Twitter’s New ‘Retweet with Comment’ Feature Garners Mixed Reviews as It Symbolizes the Platform’s Ongoing Evolution

Depending on what kind of social circle you have immersed yourself into in the Twitterverse, your timeline may have been excitedly squealing about Twitter’s new “Retweet with Comment” feature or angrily smashing their keyboards to push out expletive-filled tweets cursing the new feature’s existence.

It’s one of the moments that truly underlines the great Twitter divide that tends to exist between the social media platforms original, classic users and the newer users who are turning to Twitter as a blogging platform.

The new addition at the center of the digital discourse is the “Retweet with Comment” feature that the tech giant has been testing since last summer.

The feature allows users to add a comment within a retweet to make adding commentary to tweets easier and more convenient.

The feature is being rolled out on the site’s iPhone app, but the site promises that the feature will be coming to its Android app in the future.

From a general view, it’s a new feature that adds a lot more flexibility for users and caters to the desire to make ongoing dialogue easier to follow.

Previously, if users wanted to comment on a retweet they would have to make due with whatever space was left in the already short 140-character limit.

This often resulted in users shortening the original tweet, which could sometimes alter the context of the message. In other instances, users would have to significantly shorten their own comments or use other third-party apps to find their way around the character limit.

This new feature gives users their own additional 140 characters to use to comment on whatever interesting tweets they decide to share on their timeline.

Seems like there is very little not to like about the new feature if you are a part of a growing community of bloggers who use Twitter as a space for dialogue and general dissemination of news.

This is a population that is relatively new to the Twitterverse.

Long before the arrival of a wave of users driving extensive dialogue on the site, however, the brevity of 140 characters was an essential part of the platform’s appeal.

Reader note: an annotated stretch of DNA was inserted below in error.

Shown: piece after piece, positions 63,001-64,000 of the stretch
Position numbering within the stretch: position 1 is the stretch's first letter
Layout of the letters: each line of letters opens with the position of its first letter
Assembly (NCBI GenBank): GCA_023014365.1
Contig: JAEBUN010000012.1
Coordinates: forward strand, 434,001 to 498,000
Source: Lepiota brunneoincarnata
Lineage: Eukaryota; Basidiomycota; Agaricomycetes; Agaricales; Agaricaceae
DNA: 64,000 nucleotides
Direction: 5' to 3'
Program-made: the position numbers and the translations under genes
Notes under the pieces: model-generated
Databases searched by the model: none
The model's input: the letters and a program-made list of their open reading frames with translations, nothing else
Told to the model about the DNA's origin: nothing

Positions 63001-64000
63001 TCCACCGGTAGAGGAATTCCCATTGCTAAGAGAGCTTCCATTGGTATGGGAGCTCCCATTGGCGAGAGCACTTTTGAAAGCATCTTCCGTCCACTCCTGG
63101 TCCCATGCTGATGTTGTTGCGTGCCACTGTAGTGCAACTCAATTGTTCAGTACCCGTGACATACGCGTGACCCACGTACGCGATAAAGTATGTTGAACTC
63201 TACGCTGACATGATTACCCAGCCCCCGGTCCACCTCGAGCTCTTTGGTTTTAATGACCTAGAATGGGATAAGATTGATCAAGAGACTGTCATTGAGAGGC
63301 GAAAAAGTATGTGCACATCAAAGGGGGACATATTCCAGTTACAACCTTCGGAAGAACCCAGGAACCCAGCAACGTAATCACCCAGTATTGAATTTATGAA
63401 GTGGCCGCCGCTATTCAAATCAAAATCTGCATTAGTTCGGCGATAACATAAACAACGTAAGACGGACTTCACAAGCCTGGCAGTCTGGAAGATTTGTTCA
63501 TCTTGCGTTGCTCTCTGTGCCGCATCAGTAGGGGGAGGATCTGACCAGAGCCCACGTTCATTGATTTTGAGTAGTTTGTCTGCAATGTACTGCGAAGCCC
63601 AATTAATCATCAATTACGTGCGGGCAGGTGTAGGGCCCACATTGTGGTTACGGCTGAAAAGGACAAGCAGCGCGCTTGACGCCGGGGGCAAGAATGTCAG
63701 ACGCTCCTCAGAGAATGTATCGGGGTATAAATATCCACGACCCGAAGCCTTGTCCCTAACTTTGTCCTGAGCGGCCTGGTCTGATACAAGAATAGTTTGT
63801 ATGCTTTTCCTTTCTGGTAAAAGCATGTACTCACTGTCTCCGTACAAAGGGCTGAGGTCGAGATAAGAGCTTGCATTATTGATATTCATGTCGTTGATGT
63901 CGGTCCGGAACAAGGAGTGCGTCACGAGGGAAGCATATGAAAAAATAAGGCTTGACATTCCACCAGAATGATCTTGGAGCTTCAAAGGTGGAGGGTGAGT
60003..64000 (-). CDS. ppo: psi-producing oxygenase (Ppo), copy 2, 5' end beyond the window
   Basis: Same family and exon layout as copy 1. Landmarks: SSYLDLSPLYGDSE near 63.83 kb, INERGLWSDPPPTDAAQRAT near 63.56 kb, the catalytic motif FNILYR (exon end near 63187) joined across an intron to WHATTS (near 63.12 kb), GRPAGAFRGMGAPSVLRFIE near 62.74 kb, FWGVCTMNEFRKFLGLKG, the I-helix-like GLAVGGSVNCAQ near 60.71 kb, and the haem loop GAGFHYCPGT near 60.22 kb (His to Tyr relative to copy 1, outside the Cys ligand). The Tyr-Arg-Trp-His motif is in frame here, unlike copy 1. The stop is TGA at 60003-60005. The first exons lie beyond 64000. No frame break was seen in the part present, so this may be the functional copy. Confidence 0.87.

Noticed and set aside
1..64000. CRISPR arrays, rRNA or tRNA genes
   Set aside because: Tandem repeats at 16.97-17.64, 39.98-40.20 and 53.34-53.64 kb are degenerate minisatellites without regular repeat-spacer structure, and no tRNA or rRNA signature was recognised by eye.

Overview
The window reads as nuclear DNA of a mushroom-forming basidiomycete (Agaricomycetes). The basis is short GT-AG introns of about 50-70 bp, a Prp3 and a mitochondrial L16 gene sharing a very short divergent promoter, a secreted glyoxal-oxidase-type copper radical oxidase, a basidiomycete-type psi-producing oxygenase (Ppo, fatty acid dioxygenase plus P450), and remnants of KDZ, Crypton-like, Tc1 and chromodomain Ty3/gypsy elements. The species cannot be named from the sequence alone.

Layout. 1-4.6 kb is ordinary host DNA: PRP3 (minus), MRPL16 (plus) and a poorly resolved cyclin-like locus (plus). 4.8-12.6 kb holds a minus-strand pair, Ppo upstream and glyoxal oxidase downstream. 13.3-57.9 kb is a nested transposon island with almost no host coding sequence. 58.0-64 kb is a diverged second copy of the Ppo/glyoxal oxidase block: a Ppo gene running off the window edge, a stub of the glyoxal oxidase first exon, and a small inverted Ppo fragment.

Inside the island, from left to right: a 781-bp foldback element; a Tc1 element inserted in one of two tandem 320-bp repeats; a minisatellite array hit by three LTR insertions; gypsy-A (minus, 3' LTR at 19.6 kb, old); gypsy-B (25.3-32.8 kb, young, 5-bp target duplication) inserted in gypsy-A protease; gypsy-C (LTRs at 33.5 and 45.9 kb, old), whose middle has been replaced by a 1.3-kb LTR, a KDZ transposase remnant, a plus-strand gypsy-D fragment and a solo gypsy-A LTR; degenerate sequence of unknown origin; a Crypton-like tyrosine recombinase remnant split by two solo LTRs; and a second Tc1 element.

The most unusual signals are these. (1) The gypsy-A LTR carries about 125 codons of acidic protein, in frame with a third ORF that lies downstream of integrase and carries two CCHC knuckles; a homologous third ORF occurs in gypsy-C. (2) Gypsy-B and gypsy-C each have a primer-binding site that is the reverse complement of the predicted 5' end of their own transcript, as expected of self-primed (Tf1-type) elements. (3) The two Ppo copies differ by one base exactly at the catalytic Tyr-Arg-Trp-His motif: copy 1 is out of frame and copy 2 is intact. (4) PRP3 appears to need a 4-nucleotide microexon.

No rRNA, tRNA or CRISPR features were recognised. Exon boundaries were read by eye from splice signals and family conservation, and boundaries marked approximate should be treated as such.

It was a restriction that presented a challenge for those who originally ushered Twitter into social media spotlight — the virtual comedians.

It’s a culture that’s hard to explain but easy to witness if you find yourself in certain digital subcultures like that of Black Twitter.

The brevity of the messages when commenting on retweets laid the foundation for certain emojis to be granted new meanings, shortened phrases and hashtags to hold greater context and essentially helped formulate secondary digital languages within certain subgroups on Twitter.

While commenting within the same retweet was often messy, difficult for some to follow and lacked any real sense of organization, it was also a cherished part of the Twitter experience.

For that reason, some users aren’t taking too kindly to the new feature that seems to have a Facebook-ish design behind it.

Retweet With Comment When the official Twitter page sent out a tweet to demonstrate the new feature, these users were quick to urge the social media giant to take another stab at the new addition.

“Revamped? It’s garbage,” one user replied to the tweet.

Another user wrote, “Change it … it looks atrocious.”

“I HATE IT,” another added.

Others voiced their frustrations that they would now have to seek a different Twitter app to use while the official Twitter app would now be boasting the new “Retweet with Comment” feature.

Others, of course, were excited about the feature’s arrival.

A series of thumbs-up emojis flooded Twitter’s replies along with tweets like “finally!” and “THANK YOU.”

Others didn’t seem too interested in the feature and instead suggested Twitter should have been working on a way to allow users to save .gifs from tweets or be alerted of people taking screenshots of their tweets.

It’s also important to note that it is not possible to embed the full retweet with comment to other platforms and websites.

For now, Twitter users remain extremely divided on the new feature’s arrival, but there is also a simple solution for the users who aren’t happy about the feature’s appearance or how it may impact the platform’s previous strictly enforced culture of brevity.

Don’t use the new feature.

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